“I mean, it’s hard to intercept a shallow crosser,” Slater said. “That would’ve been a tough catch for a receiver, let alone a DB. So I think that was a play that kind of summed up the year he’s had.”
It was that type of work that led to Cooper finishing that game with zero catches.
As for summing up his own body of work, Gilmore kept it simple.
“Challenge guys each and every play,” Gilmore explained. “And make it hard on them. Shut guys down this year. That’s what I did.”
While Gilmore does not have the braggadocious personality of, say, a Darrelle Revis or a Richard Sherman, he is never lacking for confidence. When asked if he had to pick the No. 1 player in the entire NFL, Gilmore didn’t hesitate: “Umm. I would pick myself.”
Nine cornerbacks made the Top 100 list, with Gilmore the highest-ranked.
CORNERBACKS ON TOP 100 LIST
92. Darius Slay, Lions
86. Marlon Humphrey, Ravens
76. Marshon Lattimore, Saints
60. Logan Ryan, Titans
53. Marcus Peters, Rams/Ravens
47. Tre’Davious White, Bills
37. Jalen Ramsey, Jaguars/Rams
28. Richard Sherman, 49ers
9. Stephon Gilmore, Patriots
Gilmore’s spot in the top 10 was clearly well-earned. Here’s what that top 10 looked like, with a minor controversy sitting at the No. 4 spot.
10. Derrick Henry, Titans RB
9. Stephon Gilmore, Patriots CB
8. DeAndre Hopkins, Texans WR
7. George Kittle, 49ers TE
6. Christian McCaffrey, Panthers RB
5. Michael Thomas, Saints WR
4. Patrick Mahomes, Chiefs QB
3. Aaron Donald, Rams DT
2. Russell Wilson, Seahawks QB
1. Lamar Jackson, Ravens QB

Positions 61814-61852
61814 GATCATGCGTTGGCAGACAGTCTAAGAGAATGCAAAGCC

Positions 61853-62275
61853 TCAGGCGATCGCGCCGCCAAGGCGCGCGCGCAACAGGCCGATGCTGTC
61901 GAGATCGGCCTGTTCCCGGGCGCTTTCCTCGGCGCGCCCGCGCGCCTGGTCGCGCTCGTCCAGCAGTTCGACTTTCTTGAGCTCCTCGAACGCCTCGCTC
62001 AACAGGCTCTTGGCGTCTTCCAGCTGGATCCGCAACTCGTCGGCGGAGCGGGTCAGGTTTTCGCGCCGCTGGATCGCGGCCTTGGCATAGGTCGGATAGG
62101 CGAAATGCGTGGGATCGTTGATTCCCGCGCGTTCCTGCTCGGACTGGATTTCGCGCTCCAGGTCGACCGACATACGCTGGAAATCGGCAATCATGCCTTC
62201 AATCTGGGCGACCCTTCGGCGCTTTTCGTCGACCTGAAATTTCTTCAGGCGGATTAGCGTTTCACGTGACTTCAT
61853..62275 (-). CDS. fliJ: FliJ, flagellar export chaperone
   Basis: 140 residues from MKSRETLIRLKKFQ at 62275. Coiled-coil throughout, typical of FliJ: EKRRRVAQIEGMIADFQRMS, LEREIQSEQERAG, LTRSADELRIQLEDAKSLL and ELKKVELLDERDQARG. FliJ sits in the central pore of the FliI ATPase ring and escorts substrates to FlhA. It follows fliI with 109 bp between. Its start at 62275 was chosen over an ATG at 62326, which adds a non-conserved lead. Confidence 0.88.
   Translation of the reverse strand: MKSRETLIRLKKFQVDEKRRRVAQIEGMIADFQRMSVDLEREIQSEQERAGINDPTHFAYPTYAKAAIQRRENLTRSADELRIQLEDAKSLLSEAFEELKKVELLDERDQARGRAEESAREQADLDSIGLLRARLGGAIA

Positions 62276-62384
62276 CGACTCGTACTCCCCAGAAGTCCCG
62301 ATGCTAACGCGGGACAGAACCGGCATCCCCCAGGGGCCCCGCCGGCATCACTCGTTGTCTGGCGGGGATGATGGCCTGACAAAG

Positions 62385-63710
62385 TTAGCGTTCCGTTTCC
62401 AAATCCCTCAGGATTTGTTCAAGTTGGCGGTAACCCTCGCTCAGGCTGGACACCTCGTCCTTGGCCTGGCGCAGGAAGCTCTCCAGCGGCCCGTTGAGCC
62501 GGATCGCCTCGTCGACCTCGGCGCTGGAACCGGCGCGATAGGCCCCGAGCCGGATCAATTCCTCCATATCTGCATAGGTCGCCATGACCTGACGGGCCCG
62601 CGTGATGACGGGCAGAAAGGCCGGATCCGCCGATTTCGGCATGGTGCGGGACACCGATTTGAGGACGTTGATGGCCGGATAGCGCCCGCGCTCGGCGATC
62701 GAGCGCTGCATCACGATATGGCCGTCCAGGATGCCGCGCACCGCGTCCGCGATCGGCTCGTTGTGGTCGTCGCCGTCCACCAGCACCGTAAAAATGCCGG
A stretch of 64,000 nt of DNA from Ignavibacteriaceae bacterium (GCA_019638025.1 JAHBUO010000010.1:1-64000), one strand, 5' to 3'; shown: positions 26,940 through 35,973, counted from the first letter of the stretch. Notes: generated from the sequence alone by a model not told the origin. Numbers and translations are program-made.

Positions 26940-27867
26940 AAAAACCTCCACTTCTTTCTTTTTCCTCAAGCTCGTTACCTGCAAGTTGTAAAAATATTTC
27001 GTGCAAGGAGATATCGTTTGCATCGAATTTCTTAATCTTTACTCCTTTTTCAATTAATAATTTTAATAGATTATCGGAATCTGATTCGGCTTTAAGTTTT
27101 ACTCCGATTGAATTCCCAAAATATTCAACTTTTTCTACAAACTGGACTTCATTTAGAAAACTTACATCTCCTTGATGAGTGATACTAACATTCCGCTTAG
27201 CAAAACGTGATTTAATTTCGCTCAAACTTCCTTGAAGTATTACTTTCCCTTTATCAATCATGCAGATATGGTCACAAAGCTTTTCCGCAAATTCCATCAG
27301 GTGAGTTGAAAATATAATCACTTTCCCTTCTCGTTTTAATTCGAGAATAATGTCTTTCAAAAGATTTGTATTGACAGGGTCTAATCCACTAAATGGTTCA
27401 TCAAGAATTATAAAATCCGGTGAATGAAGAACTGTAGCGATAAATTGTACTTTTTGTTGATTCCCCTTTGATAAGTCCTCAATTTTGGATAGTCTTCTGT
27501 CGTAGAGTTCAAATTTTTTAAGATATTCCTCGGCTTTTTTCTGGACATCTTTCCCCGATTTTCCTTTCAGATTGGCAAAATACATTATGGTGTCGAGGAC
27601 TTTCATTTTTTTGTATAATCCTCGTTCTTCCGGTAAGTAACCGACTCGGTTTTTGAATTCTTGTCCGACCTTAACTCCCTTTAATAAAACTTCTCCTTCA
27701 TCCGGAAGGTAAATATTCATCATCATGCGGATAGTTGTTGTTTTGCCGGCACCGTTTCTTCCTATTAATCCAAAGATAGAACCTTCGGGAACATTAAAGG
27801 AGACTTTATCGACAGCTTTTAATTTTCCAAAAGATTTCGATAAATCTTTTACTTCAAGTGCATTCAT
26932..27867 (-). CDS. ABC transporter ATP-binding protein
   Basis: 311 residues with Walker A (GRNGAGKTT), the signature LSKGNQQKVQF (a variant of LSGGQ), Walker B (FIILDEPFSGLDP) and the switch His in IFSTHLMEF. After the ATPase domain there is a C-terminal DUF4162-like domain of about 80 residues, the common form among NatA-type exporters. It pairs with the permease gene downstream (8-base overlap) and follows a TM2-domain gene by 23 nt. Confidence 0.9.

Mahomes’ ranking was controversial, sure, but he did miss a couple of games due to injury, while Lamar Jackson had his MVP season in Baltimore. At that point anyway, it’s splitting hairs.
One thing that did stand out on the list from a New England perspective was that Gilmore was one of only two Patriots players from the 2019 season to make the list. The other was Tom Brady at No. 14, who made the list more on reputation than performance from last season.
Candidates who likely should have received some recognition would be safety Devin McCourty, linebackers Jamie Collins and Kyle Van Noy, and running back James White. While the biggest snub of all was without a doubt Julian Edelman.
The receiver carried the Patriots’ offense, catching 100 passes for 1,117 yards and six touchdowns. Despite defenses knowing that Tom Brady only wanted to go to No. 11 with the ball, Edelman still produced, setting a career high in receiving yards. He also showed off his arm some more, throwing a touchdown in a 17-10 win at Philadelphia and finishing the season with some solid passing stats: 2-for-2, 47 yards, TD.
Despite an impressive age 33 season, Edelman landed just outside the Top 100 list, at No. 101.
“He’s one of the complete guys, man,” Tre’Davious White said of Edelman. “Going against a guy like that, you gotta be able to cover the whole field as a defensive back — from the A gap to the deep third.”
Of course, the voting on this list every year is anything but scientific. Some players say they’ve never been asked to participate in the vote, while others say they just vote for their teammates and friends. Still, it always serves as a solid offseason reminder of what took place the year before, and what might lie ahead in the upcoming season.